Sexual love has both nature and spirit and the desire for personal choice. The desire begins with the individual object but ends in bed where things are generalized. I think that there's a good American story to illustrate this point. A man is on a visit to Chicago. He enters a restaurant. Yes, he sees a very beautiful girl in the restaurant, exquisitely beautiful, ravishingly beautiful. Yes, she is friendly, she smiles at him, she talks to him. Yes, her conversation is very witty, she is very agreeable, she is immensely entertaining. They go to the opera. Yes, she is very intelligent, she has a fine appreciation of the beautiful things in life, is keenly aware of values. They go to a night club. Yes, she is a wonderful sport, she enters wholeheartedly into the spirit of things. Later, yes, she responds beautifully to his love-making, is very understanding, says she loves him too. In the taxi, yes, her kisses are thrilling. And after that? After that it was like it is in Cincinnati. You see, any description of the sex act must be pornographic. To an outsider, to a child watching, it looks like eating. There is no realization that individuals are concerned. But they are, even at the last, though the fact may be not be evident. The nature of the act is that we must not remain self-conscious, it is destroyed if we do. Of course, to the child the act is comic, but it is not to the adult because he knows that spirit is involved. Literature makes people fornicating self- conscious and so violates the nature of the experience.

Why is love so peculiarly the subject of lyric poetry? War and work are dealt with dramatically, not lyrically. You often get people writing poetry when they fall in love who are not moved by their other equally important experiences to do any writing about them. It isn't at all because love poetry has any practical value. No one was ever seduced by a beautiful poem, though a bad one may be effective on occasion. Work and war are less subjective, they can be imposed on one for pragmatic reasons. Of course, subjective reasons, the combative instinct, loving your work, may enter in, but you always advance pragmatic, causal reasons--I have to defend my country, I have to earn my living. Now, these reasons are never advanced in love. The sex drive is enough, and reasons are always inadequate. It is an entirely personal affair, it is my love. It is a matter of necessity, I can't help myself. Duty does not enter into falling in love, though it may later enter into love itself.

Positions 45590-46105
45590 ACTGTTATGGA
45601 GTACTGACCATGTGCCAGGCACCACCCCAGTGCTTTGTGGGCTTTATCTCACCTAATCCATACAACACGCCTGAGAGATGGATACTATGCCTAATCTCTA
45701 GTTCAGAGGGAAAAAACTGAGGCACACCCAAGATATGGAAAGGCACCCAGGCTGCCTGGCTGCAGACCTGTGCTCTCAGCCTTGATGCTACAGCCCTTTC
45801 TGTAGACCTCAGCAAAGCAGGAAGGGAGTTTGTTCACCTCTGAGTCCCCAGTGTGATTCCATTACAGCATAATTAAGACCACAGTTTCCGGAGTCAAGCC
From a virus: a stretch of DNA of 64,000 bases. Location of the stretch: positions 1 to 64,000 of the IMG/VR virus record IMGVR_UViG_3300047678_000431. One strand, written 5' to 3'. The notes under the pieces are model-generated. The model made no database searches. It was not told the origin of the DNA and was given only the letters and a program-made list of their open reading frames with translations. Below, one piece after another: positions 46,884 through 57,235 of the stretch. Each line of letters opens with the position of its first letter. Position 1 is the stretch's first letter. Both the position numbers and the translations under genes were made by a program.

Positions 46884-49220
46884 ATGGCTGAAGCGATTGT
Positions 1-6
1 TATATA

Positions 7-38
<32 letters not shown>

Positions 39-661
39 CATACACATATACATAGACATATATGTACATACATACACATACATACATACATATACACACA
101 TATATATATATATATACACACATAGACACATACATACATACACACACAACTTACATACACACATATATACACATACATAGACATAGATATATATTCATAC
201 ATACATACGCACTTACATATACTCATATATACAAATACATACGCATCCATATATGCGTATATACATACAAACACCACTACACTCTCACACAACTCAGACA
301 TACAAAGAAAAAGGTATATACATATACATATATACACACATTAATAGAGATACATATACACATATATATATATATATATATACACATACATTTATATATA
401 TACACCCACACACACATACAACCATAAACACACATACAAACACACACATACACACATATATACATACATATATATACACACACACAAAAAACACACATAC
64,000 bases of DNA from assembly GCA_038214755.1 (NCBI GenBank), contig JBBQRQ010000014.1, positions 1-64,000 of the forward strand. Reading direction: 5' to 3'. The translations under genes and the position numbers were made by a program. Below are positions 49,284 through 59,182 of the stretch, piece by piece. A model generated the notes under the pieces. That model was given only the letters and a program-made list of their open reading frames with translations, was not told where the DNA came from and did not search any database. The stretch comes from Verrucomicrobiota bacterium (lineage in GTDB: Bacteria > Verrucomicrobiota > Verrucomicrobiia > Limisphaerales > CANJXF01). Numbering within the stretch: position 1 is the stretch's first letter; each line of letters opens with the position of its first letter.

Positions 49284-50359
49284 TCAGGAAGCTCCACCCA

Falling in love is the discovery of what "I exist" means. Now here we see the difference between essence and existence. I can readily imagine other people's feelings by analogy with my own, but I cannot readily imagine other people's existence by analogy with my own. My feelings, desires, etc., can be objects of my knowledge and hence I can imagine what other people feel. My existence cannot become an object of knowledge, and hence while, if I have the necessary histrionic imagination and talent I can act the part of another in such a way that I deceive his best friends, I can never imagine what it would be like to be that other person but must always remain pretending to be him. Falling in love is an intense interest in the existence of another person. That existence is not alone an object of knowledge, nor is it exclusively a goal of desire. That is why people write under these circumstances as they do not at other times. They are confronted with the question, "What is existence?" and with a tension between nature and spirit. To illustrate this tension one common rhetoric, used by Shakespeare, is to contrast the essential eye and the existential heart. Sonnet 46:

Mine eye and heart are at a mortal war
How to divide the conquest of thy sight;
Mine eye my heart thy picture's sight would bar,
My heart mine eye the freedom of that right.
My heart doth plead that thou in him dost lie
(A closet never pierc'd with crystal eyes);
But the defendant doth that plea deny
And says in him thy fair appearance lies.

To 'cide this title is impanneled
A quest of thoughts, all tenants to the heart,
And by their verdict is determined
The clear eye's moiety and the dear heart's part:
   As thus--mine eye's due is thy outward part,
   And my heart's right thy inward love of heart.

Also, Sonnet 24:

Mine eye hath play'd the painter and hath stell'd
Thy beauty's form in table of my heart;
My body is the frame wherein 'tis held,
And perspective it is best painter's art.
For through the painter must you see his skill
To find where your true image pictur'd lies,